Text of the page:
This morning came Mr. Child to see me, and set me something to my Theorbo, and by and by come letters from Tangier from my Lord, telling me how, upon a great defete given to the Portuguese there by the Moors, he had put in 300 men into the town, and so he is in possession, of which we are very glad, because now the Spaniard’s designs of hindering our getting the place are frustrated. I went with the letter inclosed to my Lord Chancellor to the House of Lords, and did give it him in the House. And thence to the Wardrobe with my Lady’s, and there could not stay dinner, but went by promise to Mr. Savill’s, and there sat the first time for my picture in little, which pleaseth me well. So to the office till night and then home.
“Sunday, Jan. 12. This morning, the Portuguese, 140 horse in Tangier, made a salley into the country for booty, whereof they had possessed about 400 cattle, 30 camels, and some horses, and 35 women and girls, and being six miles distant from Tangier, were intercepted by 100 Moors with harquebusses, who in the first charge killed the Aidill with a shot in the head, whereupon the rest of the Portuguese ran, and in the pursuit 51 were slain, whereof were 11 of the knights, besides the Aidill. The horses of the 51 were also taken by the Moors, and all the booty relieved.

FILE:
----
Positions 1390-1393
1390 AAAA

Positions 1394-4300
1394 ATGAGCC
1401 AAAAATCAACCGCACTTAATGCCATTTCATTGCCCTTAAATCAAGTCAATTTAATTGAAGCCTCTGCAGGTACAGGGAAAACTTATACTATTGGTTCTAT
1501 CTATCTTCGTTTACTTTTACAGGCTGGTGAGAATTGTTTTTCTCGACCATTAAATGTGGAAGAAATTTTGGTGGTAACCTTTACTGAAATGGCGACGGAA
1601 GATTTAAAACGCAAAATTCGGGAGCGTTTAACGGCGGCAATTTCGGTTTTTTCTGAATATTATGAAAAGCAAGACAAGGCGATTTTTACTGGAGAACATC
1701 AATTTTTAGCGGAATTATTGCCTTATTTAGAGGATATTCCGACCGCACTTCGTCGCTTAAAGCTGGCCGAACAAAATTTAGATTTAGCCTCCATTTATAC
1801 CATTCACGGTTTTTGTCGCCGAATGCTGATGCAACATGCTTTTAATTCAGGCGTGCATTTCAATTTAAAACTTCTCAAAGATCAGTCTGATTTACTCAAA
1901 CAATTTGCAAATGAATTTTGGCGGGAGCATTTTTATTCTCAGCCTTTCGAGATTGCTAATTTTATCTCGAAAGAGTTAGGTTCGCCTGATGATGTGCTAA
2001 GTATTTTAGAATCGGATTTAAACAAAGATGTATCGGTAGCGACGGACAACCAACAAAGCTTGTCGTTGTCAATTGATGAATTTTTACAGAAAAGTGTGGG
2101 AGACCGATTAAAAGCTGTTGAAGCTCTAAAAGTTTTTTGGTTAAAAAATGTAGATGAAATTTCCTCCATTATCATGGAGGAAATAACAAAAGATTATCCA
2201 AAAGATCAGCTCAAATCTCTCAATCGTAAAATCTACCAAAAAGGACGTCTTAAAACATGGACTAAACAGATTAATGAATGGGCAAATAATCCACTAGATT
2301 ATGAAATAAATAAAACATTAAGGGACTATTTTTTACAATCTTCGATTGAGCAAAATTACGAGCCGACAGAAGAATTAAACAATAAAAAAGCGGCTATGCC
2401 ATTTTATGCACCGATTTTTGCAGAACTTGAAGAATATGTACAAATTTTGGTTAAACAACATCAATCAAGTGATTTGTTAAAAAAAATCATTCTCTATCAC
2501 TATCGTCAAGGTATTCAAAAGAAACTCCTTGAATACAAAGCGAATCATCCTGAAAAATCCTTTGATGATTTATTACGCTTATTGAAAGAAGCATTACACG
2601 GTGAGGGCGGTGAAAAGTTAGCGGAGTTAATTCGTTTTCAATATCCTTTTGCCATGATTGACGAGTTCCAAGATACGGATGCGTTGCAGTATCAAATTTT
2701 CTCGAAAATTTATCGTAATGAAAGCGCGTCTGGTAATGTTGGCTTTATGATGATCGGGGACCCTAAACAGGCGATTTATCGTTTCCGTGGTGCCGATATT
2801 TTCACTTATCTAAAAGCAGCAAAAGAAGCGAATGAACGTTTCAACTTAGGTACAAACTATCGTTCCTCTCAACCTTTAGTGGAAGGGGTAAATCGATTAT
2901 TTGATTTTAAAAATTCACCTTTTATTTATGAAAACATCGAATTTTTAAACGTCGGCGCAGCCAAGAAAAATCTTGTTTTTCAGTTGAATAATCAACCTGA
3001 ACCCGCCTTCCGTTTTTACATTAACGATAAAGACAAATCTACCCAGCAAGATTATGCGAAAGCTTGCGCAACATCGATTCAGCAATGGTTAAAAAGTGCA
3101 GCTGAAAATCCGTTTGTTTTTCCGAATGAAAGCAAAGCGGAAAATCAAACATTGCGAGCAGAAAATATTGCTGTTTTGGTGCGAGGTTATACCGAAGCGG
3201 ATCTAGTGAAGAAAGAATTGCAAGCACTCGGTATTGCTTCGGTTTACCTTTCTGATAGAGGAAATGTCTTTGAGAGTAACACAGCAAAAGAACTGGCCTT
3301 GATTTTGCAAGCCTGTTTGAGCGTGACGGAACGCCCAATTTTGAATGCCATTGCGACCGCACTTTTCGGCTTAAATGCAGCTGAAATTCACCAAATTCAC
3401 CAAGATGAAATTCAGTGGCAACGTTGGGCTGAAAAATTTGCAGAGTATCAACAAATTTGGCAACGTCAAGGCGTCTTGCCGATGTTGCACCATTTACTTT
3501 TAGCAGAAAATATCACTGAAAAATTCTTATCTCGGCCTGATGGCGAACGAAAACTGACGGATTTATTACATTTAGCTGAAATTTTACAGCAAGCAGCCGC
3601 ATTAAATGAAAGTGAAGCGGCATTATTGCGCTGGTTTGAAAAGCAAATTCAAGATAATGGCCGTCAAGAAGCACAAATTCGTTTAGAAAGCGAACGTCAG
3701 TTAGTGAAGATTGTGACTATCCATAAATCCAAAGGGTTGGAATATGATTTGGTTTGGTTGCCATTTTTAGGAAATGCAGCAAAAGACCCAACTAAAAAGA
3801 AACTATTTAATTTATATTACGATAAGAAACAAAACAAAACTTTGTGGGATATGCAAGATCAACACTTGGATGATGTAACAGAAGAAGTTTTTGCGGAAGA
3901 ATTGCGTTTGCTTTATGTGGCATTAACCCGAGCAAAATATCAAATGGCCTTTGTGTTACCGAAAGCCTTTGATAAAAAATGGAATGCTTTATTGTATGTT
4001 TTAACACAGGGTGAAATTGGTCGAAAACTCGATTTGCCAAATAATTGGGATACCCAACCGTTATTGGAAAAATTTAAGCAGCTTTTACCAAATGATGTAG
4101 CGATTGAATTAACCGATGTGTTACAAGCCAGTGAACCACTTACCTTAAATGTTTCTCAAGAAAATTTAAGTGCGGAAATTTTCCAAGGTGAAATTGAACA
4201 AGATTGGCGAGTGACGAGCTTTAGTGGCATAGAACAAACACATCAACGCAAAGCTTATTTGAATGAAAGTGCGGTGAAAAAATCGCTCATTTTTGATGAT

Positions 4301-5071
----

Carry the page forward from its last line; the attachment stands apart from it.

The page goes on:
“Tuesday, Jan. 14. This morning, Mr. Mules came to me from the Governor, for the assistance of some of our men into the castle.
“Thursday, Jan. 16. About 80 men out of my own ship, and the Princess, went into Tangier, into the lower castle, about four of the clock in the afternoon.
“Friday, Jan. 17. In the morning, by eight o’clock, the ‘Martyr’ came in from Cales (Cadiz) with provisions, and about ten a clock I sent Sir Richard Stayner, with 120 men, besides officers, to the assistance of the Governor, into Tangier.”—Lord Sandwich’s Journal, in Kennet’s Register.
On the 23rd, Lord Sandwich put one hundred more men into Tangier; on the 29th and 30th, Lord Peterborough and his garrison arrived from England, and received possession from the Portuguese; and, on the 31st, Sir Richard Stayner and the seamen re-embarked on board Lord Sandwich’s fleet.—B.